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Programmers: Introverts or Extroverts?

"The icon of the shy geeky computer programmer is a mainstay of the technology landscape. But is it true?"

That's how a recent e-mail to me from Evans Data Corp. started out. At a previous company, as part of a class, I took a Myers-Briggs test that indicated I was introverted. And that my personality type (ISTP, one of 16 possible categories) tended to like motorcycles. I didn't need a standardized test to tell me either of those things, but I found it interesting.

I found the e-mail interesting, too. It said: "We asked over 400 software developers to rate themselves on a scale measuring introverted vs. extroverted. Only 2 percent thought they were completely introverted. So where do you think the other 98 percent saw themselves?"

Right off the bat, I thought, most of them probably thought themselves either partly introverted or extroverted. Duh. (Is there even such a thing as being "completely introverted?") But I was curious, so I asked for more information. Turns out this introvert/extrovert question was just a tiny part of a report to help companies market to developers. And they even provided me with a nice, customized quote to buy the report.

I'll have to pass on that, thanks, but the question still intrigued me. I know that good programmers tend to be good at math, so I've got a big strike against me for ever getting good. But what about being introverted? Does that help?

I would bet that most programmers are introverted. And, unfortunately, introversion comes with some negative baggage. Extroverts run things. They're the managers and supervisors. They're the ones you want to hang out with.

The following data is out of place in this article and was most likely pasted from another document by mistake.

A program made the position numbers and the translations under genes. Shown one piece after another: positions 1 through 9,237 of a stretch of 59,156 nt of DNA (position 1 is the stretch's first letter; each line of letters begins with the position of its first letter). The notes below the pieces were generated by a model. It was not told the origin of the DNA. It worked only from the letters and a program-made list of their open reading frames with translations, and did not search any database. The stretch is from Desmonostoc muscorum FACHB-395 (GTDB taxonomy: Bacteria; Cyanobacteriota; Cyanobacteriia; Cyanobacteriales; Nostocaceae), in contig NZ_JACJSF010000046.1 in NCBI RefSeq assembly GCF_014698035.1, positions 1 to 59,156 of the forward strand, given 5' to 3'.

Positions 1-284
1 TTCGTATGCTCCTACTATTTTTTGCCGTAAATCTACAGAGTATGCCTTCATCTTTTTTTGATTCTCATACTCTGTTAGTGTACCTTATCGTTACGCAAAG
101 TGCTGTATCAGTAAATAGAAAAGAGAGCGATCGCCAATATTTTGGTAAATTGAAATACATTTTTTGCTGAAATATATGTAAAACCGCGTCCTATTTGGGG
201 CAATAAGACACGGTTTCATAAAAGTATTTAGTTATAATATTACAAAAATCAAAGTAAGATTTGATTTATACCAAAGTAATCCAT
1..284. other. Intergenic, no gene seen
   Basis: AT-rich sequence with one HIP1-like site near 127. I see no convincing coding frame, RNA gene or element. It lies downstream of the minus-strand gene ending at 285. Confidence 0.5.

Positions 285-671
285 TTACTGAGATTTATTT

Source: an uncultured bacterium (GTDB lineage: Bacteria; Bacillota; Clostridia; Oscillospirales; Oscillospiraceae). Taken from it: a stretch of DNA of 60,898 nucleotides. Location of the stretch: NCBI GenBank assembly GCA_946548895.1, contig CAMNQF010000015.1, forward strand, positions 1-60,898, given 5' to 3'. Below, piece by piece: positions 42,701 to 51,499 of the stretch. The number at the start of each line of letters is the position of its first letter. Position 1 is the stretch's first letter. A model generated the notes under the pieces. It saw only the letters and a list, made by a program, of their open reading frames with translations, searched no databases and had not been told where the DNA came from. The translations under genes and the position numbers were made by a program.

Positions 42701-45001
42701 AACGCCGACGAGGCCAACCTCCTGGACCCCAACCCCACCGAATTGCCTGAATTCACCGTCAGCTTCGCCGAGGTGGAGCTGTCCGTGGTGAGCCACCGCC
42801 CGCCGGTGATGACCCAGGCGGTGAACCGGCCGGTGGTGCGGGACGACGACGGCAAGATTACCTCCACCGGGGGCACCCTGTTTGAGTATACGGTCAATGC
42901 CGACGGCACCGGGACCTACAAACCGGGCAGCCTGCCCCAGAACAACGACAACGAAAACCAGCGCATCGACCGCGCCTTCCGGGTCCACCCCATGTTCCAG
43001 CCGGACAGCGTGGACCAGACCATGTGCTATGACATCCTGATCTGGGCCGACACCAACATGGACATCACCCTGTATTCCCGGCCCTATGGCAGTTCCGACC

But I learned in the Myers-Briggs class that being introverted doesn't necessarily mean bad things, like being a weird loner who doesn't want to interact with people. From my understanding of that class, it has more to do with how people tend to recharge their batteries. Extroverts like being at parties and social occasions and can do it all day and come away refreshed. Introverts can socialize, but it leaves them tired. To recharge, they like to be alone for a while. Maybe reading a book or writing code. And being introverted doesn't mean you won't be a successful manager or supervisor. The class instructor said that former president Jimmy Carter is an introvert.

Well, I can't spring for report right now (I won't tell you the cost), but I'll do the next best thing: conduct my own survey. Are you introverted or extroverted? How do you see programmers in general? Does one or the other help or hinder good programming? Comment here or drop me a line. And I won't charge you.

Posted by David Ramel on 02/07/2013 at 1:15 PM


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